The Juan Fernandez Archipelago is the pointy top part of a volcanic mountain chain – on the cliffs from a boat you can see the stratifications as layers of lava were layed down and numerous conduits/pipes that cut straight up through the hills. Since the islands have always been completely isolated numerous unique species have evolved here that are found nowhere else in the world – including the Juan Fernandez Firecrown, the hummingbird which is the focus of the study. Since people have discovered the island they have introduced numerous species which compete with native vegetation (such as Maqui and bramble), contribute to soil erosion (grazing animals including wild goats and rabbits) and animals that directly harm native birds (cats, rats and coatis). People have also driven a native tree, the Sophora, nearly to extinction due to logging. The trees that now survive are those that were to twisted or innaccessible to be useful, and it takes several hours walking from town to find them. When they are in bloom the hummingbirds flock to the multitude of yellow flowers for nectar so that standing by the tree trunk is like being in a golden aviary. The only nearly terrestrial vertebrates native to the islands other than birds are an endemic species of fur seal – these were hunted for their meat and at one point considered extinct before an isolated population was discovered. The seals are now thriving and a few of them can usually be seen with their flippers raised out of the water, messing about near the shore in front of the town.
The other species of hummingbird on the island – the continental species which is probably the sister-species of the endemic – appears to have made it to the archipelago alone in the last couple of hundred years. Much of our work also applies to these birds and part of the aim of the study is to examine possible competative interactions and to determine whether the vegetation changes caused by humans may be of benefit to the continental species over the endemic. Behavioural observations of birds that enter specified areas during half hour periods will help determine possible differences in feeding strategy, energy budgets, and preffered food sources between the larger endemic and smaller contintal firecrowns. Aggressive interactions between birds are also noted. Ok, so now I sound like a journal article – jeez. Maybe it’s better to say: we sit around in the cold, someimtes in mud, and watch the pretty birdies. :-) Mud problems are solved by the use of waterproof trousers which are an awesome invention – like clothes you can get as dirty if you want and don’t have to wash! The cold is countered by numerous layers – although after hiking up a steep hill, the bottom layer usually stays horribly damp which doesn’t help. The birdies really are very pretty though. The endemic males are the biggest – completely brick red with darker almost-black on the edges of their wings, and when they face you head on a flash of irridescent gold or red on their forehead which gives them their name. The Green-Backed Firecrown males also posses this red crest but apart from this they are small and inconspicuous – dull green fading to grey underneath – much better camouflaged from a history of having to cope with predators. The endemic females are my favourite though –they are irridescent emerald green on top, and bright white underneath and on the edges of their tails when they fan them out. When sitting in a forest clearing you often hear the buzz of the female’s wings before spotting them doing crazy acrobatics in the air while feeidng on insects.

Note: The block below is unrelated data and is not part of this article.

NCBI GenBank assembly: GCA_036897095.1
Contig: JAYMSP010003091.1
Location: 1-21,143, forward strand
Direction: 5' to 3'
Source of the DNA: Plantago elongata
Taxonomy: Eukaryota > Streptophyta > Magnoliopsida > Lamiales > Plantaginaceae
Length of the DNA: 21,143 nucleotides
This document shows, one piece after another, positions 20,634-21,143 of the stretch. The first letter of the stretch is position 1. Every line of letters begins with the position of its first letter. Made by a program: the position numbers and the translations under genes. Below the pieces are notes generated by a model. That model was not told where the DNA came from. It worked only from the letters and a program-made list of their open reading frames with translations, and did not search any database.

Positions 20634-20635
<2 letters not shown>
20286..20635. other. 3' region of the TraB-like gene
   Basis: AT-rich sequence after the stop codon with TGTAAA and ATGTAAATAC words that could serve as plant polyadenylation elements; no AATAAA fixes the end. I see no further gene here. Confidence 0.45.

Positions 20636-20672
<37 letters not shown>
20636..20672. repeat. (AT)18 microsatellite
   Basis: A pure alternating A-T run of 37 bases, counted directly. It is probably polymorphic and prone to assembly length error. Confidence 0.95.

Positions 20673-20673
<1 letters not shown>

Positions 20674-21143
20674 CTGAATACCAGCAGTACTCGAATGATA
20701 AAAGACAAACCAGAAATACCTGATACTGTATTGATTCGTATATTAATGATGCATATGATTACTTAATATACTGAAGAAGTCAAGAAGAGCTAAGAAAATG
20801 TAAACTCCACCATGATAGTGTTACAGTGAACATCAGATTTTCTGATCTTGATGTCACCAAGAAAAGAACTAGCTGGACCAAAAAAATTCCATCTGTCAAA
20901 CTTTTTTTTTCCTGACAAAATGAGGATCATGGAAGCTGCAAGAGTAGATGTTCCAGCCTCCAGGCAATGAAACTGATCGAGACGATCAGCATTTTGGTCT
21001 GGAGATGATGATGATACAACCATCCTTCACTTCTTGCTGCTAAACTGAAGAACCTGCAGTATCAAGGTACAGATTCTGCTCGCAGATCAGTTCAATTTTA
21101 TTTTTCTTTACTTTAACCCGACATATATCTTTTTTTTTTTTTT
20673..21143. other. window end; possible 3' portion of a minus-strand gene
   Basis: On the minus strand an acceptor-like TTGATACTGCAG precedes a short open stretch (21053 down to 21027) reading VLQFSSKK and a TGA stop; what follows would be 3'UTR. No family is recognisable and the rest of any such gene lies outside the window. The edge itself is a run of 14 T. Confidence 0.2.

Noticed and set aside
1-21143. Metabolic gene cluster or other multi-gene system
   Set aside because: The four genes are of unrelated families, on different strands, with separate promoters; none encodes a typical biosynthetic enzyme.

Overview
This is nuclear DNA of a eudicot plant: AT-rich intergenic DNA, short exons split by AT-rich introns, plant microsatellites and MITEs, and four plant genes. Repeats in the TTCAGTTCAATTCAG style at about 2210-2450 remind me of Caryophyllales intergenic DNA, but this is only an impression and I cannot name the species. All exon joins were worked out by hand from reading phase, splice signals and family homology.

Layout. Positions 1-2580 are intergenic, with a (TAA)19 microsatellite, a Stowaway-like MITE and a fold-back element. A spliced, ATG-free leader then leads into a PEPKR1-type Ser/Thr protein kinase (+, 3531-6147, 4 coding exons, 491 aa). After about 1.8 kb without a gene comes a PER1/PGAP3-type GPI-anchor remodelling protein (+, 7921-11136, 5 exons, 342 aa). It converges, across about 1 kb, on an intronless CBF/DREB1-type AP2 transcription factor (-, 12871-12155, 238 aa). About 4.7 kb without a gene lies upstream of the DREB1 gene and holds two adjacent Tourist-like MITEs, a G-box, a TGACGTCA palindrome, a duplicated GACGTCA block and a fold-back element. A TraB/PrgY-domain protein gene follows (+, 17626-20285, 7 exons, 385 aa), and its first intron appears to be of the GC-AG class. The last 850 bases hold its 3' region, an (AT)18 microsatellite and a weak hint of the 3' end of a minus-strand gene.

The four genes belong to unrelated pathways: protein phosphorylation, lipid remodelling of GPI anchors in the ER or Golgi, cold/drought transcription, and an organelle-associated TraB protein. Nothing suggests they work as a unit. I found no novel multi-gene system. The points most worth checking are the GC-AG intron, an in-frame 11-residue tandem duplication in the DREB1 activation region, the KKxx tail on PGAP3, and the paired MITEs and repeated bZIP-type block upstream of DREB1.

These humminbirds feed on both nectar and insects – and so we research both of these food sources. We count flowers on trees, determine nectar production, and trap and sort insects from various locations. Other work includes measuring trees and finding, measuring and regularly checking nests of both species.
There we go then – blah blah blah. I think next post I’ll go back to how pretty everything is.